Published : 2013-02-04 18:52
Updated : 2013-02-04 18:52
The Constitutional Court, together with the Supreme Court, constitutes one of the three branches of government that are required to maintain checks and balances among themselves. But the Constitutional Court has been degraded by a series of ill-advised actions by its incumbent and former justices.
One case in point involves Ahn Chang-ho, a Constitutional Court justice, who recently allowed his background to be checked for potential selection as a prosecutor-general nominee. He has turned himself into a target of criticism by many jurists, who believe that he smeared the court’s image when he accepted his name being put forward as a candidate for the post.
Still worse, he is the first incumbent justice to be tapped for the post of prosecutor-general. Many believe the least he could have done was to resign as a justice before allowing his background to be checked so that he could appear for a confirmation hearing at the National Assembly.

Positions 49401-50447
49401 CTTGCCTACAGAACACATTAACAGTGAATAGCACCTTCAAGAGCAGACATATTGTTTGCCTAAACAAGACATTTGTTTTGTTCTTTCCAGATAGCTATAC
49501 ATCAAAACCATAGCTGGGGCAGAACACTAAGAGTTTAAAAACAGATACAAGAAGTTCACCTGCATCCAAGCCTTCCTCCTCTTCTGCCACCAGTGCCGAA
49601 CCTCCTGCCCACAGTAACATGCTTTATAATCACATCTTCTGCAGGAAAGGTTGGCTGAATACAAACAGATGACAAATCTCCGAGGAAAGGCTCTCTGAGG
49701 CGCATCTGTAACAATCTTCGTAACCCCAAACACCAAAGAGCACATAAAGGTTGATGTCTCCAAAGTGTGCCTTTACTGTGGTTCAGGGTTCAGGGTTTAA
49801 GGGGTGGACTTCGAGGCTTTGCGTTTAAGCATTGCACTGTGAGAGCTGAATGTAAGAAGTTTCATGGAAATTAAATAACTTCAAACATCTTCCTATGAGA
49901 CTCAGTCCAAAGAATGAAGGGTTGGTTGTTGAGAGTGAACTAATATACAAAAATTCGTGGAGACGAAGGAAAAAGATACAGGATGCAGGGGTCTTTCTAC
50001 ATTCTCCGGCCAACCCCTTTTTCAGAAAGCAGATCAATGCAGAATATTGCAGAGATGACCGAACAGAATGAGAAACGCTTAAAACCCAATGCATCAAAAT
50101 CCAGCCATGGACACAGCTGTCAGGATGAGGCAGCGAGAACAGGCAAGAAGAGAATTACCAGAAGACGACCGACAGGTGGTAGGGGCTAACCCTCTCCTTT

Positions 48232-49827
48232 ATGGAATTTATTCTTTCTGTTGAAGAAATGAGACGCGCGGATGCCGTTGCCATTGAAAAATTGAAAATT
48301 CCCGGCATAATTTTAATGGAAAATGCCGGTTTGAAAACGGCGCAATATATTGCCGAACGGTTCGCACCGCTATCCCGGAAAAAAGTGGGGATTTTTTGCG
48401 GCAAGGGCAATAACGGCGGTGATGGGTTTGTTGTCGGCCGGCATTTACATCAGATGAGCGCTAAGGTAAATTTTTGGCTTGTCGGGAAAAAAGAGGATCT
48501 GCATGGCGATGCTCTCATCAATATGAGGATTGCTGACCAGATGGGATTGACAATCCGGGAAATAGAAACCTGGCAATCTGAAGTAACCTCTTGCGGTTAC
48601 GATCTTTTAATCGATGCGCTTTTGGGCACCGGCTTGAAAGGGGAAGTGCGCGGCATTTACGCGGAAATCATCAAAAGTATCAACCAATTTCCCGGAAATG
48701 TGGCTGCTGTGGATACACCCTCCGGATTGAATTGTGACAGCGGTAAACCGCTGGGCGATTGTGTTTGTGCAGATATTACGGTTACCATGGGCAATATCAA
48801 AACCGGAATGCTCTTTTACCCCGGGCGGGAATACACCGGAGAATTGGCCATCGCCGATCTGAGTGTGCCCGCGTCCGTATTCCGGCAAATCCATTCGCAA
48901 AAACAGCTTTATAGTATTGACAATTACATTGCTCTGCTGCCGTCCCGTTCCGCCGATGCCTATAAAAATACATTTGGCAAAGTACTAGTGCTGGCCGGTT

True, former justices of the Supreme Court were appointed to the post of prime minister, other posts of the executive branch and even to a post of the ruling Saenuri Party. But none of them were selected for the posts when they were still on the bench.
Ahn’s background check followed a failed attempt by President-elect Park Geun-hye to install Kim Yong-joon, a former president of the Constitutional Court, as her first prime minister. When his selection was announced, a question was raised: Would it be appropriate for checks and balances if a former head of the Constitutional Court were to serve the president as his or her prime minister? But Kim had to withdraw from the selection process when one suspicion after another was raised about his background.
Another pending problem involves a former justice, Lee Dong-heub, who stood a confirmation hearing as President Lee Myung-bak’s nominee for the post of Constitutional Court president. But Lee, whose integrity was called into question, is left in limbo as the National Assembly is making no move to put his confirmation to a vote anytime soon, if it ever does.
What can be best done about Ahn’s case is to stop the process of selecting a nominee for the post of prosecutor-general. Ahn will do well to withdraw from the process and the outgoing Lee administration may leave the process to the Park administration. It would do little harm to the prosecution if it was headed by the acting prosecutor-general for one or two more months.